And my, did they live. They loved, lusted and laughed, all without the hypocrisy and the manipulation of guilt that the Victorians were so good at. I fell in love with this era when I was nine years old and it’s the longest love affair of my life.
I’ve read the books, and my husband says I read more eighteenth-century magazines and newspapers than I do modern ones! I get some of my plots from them, so outlandish though they might seem, most are based on real-life cases.
But in one respect, the eighteenth century was as moralistic as the Victorians. Gay love, or, as it was called then, sodomy. It was punishable by death.
The crime was “sodomy,” or the act of anal sex. Strictly, this was between males and females, or males and males, but in practice, only males were prosecuted, and women weren’t, except as pimps or madams. It is based on Church law, but the offence was a criminal one, not a civil one, and subject to the direst penalties.
Gays were prosecuted throughout the century, from the spate of prosecutions in the 1720’s, possibly a cover for Jacobite activities, to the “Mother Clapp” prosecutions later in the century. And they were hanged for it (game is hung, men are hanged).
Although obvious gays, or rather bisexual in Lord Hervey’s case, existed, most were tolerated. Hervey had lovers, male and female, and he was an important member of the government in the 1740’s, an immensely clever man and a friend of Lady Mary Wortley Montague and Alexander Pope (who may himself have been gay). But that wasn’t a crime – sodomy was. Lady Mary said of him, “There are three sexes – men, women and Herveys.” So gays existed and were tolerated, even exalted in this era when men wore pink but carried a sword by their side.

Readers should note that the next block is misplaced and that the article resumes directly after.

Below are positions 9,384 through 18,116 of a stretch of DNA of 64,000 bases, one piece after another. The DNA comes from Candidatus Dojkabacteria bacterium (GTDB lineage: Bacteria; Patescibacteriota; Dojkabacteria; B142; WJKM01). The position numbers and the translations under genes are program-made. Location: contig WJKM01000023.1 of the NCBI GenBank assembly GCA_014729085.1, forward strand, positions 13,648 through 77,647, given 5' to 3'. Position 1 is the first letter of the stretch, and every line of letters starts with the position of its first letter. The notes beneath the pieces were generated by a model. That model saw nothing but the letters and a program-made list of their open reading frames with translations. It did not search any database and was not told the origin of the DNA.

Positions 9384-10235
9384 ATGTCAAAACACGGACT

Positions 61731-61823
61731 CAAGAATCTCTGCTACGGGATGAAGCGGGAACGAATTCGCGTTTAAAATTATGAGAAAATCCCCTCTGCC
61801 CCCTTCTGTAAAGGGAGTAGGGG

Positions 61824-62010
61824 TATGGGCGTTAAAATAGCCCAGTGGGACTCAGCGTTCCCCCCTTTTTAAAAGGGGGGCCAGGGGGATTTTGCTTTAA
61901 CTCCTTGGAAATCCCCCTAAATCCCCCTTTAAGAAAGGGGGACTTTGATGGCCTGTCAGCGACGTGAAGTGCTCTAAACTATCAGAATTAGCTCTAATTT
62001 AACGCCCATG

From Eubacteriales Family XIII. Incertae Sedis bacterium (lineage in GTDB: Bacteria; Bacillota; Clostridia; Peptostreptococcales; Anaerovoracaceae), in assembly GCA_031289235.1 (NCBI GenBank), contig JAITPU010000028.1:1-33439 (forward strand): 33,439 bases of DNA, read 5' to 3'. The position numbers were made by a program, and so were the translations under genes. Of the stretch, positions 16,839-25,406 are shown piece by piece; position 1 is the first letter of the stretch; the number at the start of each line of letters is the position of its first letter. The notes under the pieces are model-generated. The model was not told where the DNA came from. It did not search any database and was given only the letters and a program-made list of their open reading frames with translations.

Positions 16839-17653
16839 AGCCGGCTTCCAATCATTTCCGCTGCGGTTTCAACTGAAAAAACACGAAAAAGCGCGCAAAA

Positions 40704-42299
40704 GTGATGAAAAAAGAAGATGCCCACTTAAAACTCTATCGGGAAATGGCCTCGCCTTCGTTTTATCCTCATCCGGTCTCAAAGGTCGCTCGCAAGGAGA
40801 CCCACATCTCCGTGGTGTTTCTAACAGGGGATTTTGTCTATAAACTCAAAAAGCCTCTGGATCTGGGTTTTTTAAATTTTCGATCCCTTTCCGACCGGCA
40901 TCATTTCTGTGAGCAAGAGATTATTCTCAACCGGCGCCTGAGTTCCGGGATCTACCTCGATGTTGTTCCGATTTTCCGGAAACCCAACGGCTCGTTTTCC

I’ve created three gay characters so far, one an honourable, intelligent man who has suffered for his sexual orientation, one a coward, who made another person suffer. This last character was the first husband of Isobel, the heroine of “Seductive Secrets.” Isobel hasn’t been told the facts of life, she discovered them for herself. Her mother never encouraged her to talk, when it became obvious her marriage was going wrong, and she never told Isobel anything about sex when she went into marriage. So Isobel associates sex with pain and misery. Harry’s sin isn’t that he’s gay, it’s that he hasn’t the courage to face up to his responsibilities, and when he can’t ‘perform’ with Isobel, he blames her for the failure, not himself. In short, Harry is a coward.
My latest gay character is in the Emperors of London series, and like Gervase, he's a twin. But Val and Darius are very different to Richard and Gervase. Their troubles won't be the same, either. I haven't written their book yet, but I've sent in the proposal, and we shall see what happens!
I didn’t see why gay characters should be caricatures – either saints or the tooth-gratingly irritating “gay best friend” character, someone who has natural taste in interior design and making women laugh. Yes, I’ve known several gays. We all have. Some played up to the stereotype, others didn’t. So I wanted to make all my characters real. People, not archetypes, stereotypes or ciphers. I wanted to give the gay characters in my books permission to be bad as well as good. Just as long as they didn’t slot into a preformed character slot.
The collector of automata, Ken Rubin, has machines that perform in a variety of ways, all from the same penny. He has a huge collection of early bubblegum machines, all of which do ‘something’ before you get your gum. You can watch your penny chase down convoluted pipes, get your fortune read or try to hit a target. But you get your gum in the end. You can (and I did) spend hours studying them and marvelling at the ingenuity of the creators. I hope my characters are as diverse and unexpected as Ken’s machines, if not a bit more.
You don’t know what you’re getting when you put in your penny, but you always get your gum in the end.